where to base them; less than 3 weeks before their arrival it
was decided to advertise for suitable depot ship. Perhaps CresweIl's
earlier opposition to submarines fostered an air of antipathy
amongst many Senior officers.
So who was the father?
Rear Admiral George Tryon as the first Flag Officer and C-I-C
of the Australia Station deserves an honourable mention as one
of the grand fathers.
Creswell is traditionally viewed as the professional father of
the RAN. However the impression I develop in reading the records
and his correspondence is of a man with strongly held views, which
dated from his experiences as a junior Lieutenant in the Royal
Navy, and who did not move with the political, technology and
strategic factors, which were so rapidly shaping the environment.
Consequently, his political masters frequently ignored his advice.
He argued courageously, but to no effect against my Lords of the
Admiralty, with whom he became persona non grata. His letter to
Deakin protesting the latter's decision to order submarines in
1907, Deakin having rejected Creswell's earlier arguments against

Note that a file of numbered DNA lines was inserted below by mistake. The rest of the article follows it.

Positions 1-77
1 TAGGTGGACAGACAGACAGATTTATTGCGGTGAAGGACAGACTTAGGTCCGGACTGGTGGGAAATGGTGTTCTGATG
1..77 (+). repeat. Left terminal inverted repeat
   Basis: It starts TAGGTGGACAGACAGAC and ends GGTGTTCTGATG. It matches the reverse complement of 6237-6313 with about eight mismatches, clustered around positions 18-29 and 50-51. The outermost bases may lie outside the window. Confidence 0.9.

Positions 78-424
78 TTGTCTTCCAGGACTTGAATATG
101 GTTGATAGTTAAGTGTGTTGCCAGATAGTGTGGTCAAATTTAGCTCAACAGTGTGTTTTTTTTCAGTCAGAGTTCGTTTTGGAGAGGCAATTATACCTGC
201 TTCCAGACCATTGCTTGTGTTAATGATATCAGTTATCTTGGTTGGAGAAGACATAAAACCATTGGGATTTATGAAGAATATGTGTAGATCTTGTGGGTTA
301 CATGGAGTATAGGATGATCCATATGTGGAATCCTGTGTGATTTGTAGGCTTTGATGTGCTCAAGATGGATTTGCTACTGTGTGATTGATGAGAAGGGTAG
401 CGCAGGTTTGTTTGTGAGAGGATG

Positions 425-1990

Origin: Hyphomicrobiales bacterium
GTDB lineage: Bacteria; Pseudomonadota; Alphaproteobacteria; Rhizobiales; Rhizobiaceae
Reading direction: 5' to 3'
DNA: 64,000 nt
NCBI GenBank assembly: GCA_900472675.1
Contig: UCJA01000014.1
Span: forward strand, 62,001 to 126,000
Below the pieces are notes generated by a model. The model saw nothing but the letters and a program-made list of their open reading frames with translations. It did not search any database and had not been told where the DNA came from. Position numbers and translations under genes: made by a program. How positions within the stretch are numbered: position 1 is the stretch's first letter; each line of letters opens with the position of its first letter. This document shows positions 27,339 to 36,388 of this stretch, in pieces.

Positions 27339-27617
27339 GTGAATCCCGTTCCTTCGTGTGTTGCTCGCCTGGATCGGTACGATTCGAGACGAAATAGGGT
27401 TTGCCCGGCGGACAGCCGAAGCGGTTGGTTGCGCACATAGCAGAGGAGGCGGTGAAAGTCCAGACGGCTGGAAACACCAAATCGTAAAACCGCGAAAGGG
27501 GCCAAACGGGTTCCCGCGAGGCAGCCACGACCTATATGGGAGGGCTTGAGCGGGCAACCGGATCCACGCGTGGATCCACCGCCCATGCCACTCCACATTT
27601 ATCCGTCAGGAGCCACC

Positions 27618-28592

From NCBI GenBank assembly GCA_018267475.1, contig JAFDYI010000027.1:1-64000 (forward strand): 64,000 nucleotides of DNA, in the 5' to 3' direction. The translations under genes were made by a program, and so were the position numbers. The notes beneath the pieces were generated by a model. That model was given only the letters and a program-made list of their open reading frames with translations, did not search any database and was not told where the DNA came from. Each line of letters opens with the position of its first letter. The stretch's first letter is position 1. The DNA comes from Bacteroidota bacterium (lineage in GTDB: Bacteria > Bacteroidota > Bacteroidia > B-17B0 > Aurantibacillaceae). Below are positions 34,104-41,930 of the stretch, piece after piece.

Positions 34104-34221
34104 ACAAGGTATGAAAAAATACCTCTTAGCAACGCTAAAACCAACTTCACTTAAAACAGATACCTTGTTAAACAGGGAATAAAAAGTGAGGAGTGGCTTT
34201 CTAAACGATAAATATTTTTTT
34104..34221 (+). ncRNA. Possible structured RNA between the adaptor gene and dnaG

the purchase, was, in my opinion, a classic example of a letter
which should be left in the bottom drawer overnight, and then
· Prime Minister's are not noted for changing publicly announced
decisions on such matters.
· Creswell had after all, also achieved his major goal - purchasing
6 destroyers, after years of political vacillation.
Experience with AE-l and AE-2 indicates that his technical concerns
over mobility and sea keeping were vastly over stated. AE-2 steamed
30,000 in its first 12 months in commission without incident,
although there were some challenging engineering feats needed
to achieve this record. He gets full marks for determination and
persistence - for his unwavering advocacy for an independent Australia
Navy and infrastructure necessary to defend the Ports and sea